Tax Break

Essential reading: State, local fiscal burdens drag on economic recovery, and more

Welcome to the top tax and accounting headlines from Reuters and other sources.

* State, local fiscal burdens drag on economic recovery. Connor Dougherty – The Wall Street Journal. State and local government tax collections have improved from the recession years, they only recently regained their pre-downturn peak. Meantime, local governments, which unlike states rely on property taxes, continue to suffer from the big drop in real estate prices. Given political pressure to reduce the federal budget deficit, cities and states are likely to get less help from Washington. If that happens they would have to make up the gap with tax hikes of their own or else live more frugally—what they’re doing now. Link

* Public pensions to give ‘clearer picture’ of finances. Lisa Lambert – Reuters. Public retirement systems will have to make major changes in how they disclose their pension assets and liabilities, under new rules that the board in charge of accounting standards for U.S. state and local governments is set to approve on Monday. The Governmental Accounting Standards Board will vote on the changes at an afternoon meeting. The reforms were proposed nearly a year ago to give more detail on how pensions affect governments’ finances. Link

* IRS whistleblower tax take plunges, senator frets. Patrick Temple-West – Reuters. A report from the U.S. Internal Revenue Service’s troubled whistleblower program said tax collections from tipsters fell sharply last year, prompting a U.S. lawmaker on Friday to say he may delay two Treasury Department nominees until the program improves. In fiscal 2011, the IRS collected only $48 million through the program, down from $464 million in fiscal 2010, the agency reported to Congress on June 15. Link

* Germany builds core group for transactions tax. John O’Donnell – Reuters. Germany will work with a core group of European Union countries on introducing a financial transactions tax, its finance minister said on Friday, after efforts to get an agreement among all 27 EU countries fell short. Finance Minister Wolfgang Schaeuble said 10 countries were prepared to use an EU process known as ‘enhanced cooperation’ to push ahead with developing the tax, which Britain and other states, including some in the euro zone, oppose. Link

* MHRC looks to close 2 percent tax loophole. Kiran Stacey – The Financial Times. Tax officials have hinted they could close the six-year-old loophole which may have allowed wealthy people to reduce their tax rate to just 2 per cent by borrowing money from companies of which they were directors. The UK tax-collecting agency HM Revenue & Customs said yesterday its staff were looking into the scheme, which allows people to borrow large sums from their companies, free of tax. Link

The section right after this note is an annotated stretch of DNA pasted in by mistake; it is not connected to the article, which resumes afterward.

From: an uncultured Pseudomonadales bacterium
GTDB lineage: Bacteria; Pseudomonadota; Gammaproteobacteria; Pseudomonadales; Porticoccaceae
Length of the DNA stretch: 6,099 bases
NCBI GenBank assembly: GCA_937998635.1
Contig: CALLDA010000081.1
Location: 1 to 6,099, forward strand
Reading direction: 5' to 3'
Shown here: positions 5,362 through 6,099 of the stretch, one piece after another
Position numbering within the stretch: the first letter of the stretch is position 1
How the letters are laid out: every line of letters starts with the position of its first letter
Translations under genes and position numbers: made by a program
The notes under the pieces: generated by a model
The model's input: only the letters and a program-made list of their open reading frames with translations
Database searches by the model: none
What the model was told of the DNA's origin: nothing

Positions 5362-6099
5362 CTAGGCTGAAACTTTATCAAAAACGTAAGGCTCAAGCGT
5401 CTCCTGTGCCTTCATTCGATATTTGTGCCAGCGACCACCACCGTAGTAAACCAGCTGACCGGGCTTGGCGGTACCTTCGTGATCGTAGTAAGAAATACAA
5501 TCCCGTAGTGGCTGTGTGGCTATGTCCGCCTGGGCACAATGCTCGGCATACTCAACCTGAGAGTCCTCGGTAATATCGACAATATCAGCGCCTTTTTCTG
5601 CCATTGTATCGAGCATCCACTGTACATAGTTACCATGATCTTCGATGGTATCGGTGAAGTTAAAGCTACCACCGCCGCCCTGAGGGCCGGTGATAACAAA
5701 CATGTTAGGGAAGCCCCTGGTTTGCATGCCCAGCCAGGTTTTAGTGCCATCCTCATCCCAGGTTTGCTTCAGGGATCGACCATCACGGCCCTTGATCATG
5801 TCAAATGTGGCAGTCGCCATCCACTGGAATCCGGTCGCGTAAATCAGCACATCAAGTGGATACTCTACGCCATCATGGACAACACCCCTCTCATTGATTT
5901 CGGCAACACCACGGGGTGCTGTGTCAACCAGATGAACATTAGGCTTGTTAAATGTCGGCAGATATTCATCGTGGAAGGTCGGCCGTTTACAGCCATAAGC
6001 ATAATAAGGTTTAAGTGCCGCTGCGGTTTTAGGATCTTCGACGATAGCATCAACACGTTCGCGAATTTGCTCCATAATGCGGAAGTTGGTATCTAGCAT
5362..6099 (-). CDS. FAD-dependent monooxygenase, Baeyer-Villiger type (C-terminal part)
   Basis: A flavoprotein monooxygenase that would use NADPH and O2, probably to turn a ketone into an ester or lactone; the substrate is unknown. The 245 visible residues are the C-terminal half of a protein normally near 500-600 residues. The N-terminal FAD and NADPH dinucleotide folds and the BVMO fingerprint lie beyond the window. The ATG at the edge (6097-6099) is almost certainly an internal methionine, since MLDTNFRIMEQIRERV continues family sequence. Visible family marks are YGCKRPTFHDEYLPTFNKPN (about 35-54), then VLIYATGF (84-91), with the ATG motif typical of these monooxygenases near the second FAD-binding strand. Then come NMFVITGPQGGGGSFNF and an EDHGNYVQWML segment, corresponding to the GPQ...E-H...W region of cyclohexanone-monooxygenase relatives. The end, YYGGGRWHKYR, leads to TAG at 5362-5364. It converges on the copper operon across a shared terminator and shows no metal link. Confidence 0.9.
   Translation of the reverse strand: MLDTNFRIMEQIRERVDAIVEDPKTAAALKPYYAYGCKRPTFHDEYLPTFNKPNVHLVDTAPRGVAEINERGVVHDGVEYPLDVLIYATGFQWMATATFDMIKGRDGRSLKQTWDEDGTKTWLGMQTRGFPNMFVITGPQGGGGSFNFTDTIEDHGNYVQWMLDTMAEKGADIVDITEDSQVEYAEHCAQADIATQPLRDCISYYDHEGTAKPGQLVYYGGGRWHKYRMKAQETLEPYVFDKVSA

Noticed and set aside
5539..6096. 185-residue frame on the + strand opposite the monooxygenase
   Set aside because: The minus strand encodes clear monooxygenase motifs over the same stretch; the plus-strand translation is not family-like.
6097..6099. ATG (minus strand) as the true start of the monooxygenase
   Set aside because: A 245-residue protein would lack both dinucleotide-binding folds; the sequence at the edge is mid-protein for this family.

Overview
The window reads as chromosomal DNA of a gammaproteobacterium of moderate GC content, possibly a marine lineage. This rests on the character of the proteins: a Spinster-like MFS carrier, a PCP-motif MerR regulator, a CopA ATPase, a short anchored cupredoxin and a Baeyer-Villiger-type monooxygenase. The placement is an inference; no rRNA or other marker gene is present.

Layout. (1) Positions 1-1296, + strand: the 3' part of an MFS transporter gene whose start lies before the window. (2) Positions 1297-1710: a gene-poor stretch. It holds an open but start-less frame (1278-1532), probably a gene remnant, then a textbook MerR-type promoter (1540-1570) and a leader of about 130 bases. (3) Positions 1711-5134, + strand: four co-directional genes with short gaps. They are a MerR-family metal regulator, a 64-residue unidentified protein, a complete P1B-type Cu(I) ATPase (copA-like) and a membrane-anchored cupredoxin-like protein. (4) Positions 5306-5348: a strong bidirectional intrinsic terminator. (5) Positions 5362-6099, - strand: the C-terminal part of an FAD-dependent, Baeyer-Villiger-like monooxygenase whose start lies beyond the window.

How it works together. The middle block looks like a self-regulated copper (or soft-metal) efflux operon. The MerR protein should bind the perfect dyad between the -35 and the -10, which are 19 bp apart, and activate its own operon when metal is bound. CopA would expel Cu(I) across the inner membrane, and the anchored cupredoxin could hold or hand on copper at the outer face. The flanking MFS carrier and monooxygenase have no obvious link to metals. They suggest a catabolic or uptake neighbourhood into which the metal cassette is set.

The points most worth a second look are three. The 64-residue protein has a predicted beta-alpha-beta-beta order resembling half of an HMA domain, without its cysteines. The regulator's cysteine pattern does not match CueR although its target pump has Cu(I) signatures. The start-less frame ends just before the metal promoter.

Essential reading: China minister calls for tax changes to boost spending, and more

Welcome to the top tax and accounting headlines from Reuters and other sources.

* China minister calls for tax changes to boost spending. Liyan Qi – The Wall Street Journal. China needs to improve its tax system to stimulate spending, Finance Minister Xie Xuren said Thursday. The central government will study measures to expand a value-added tax trial, and improve China’s consumption tax to “guide reasonable consumption” more effectively, Mr. Xie said in a statement on the ministry’s website. Link

* Obama stands firm against extending tax cuts for rich. Caren Bohan and Thomas Ferraro – Reuters. President Barack Obama’s Democrats traded shots with Republicans on Wednesday about how best to avoid a year-end “fiscal cliff,” as the administration insisted on the need to let tax cuts for wealthier Americans expire as scheduled on January 1. The prospect of higher taxes and automatic spending cuts that kick in next year have spurred calls for Obama to temporarily extend all of the Bush-era tax breaks to coax Republicans into a sweeping debt deal, but the White House stood firm. Link

* Bill Clinton becomes Romney’s favorite surrogate for Obama. Sam Youngman – Reuters. In the space of five days, Bill Clinton went off message on two important issues – tax cuts and Romney’s time as a private equity executive – raising questions about the former president’s motives. This week, Clinton said he favored a temporary extension of George W. Bush-era tax cuts for all Americans, not just the middle class, as Obama prefers. Link

Essential reading: As governor, Romney picked winners and losers, no taxes for Lagarde, and more

Welcome to the top tax and accounting headlines from Reuters and other sources.

* As governor, Romney picked winners and losers of his own. Andy Sullivan – Reuters. Massachusetts Gov. Mitt Romney’s June 2006 announcement that drugmaker Bristol-Myers Squibb was moving into his state served as a signature accomplishment. The new facility came with a price tag: Romney and other state officials agreed to $67 million in tax breaks and other inducements to ensure the New York-based company picked Massachusetts over rival states like North Carolina. Romney backed tax breaks for film makers and biotech and medical-device manufacturers. His administration promoted venture capital-style funds that extended loans to start-up companies, some of which subsequently went out of business. Link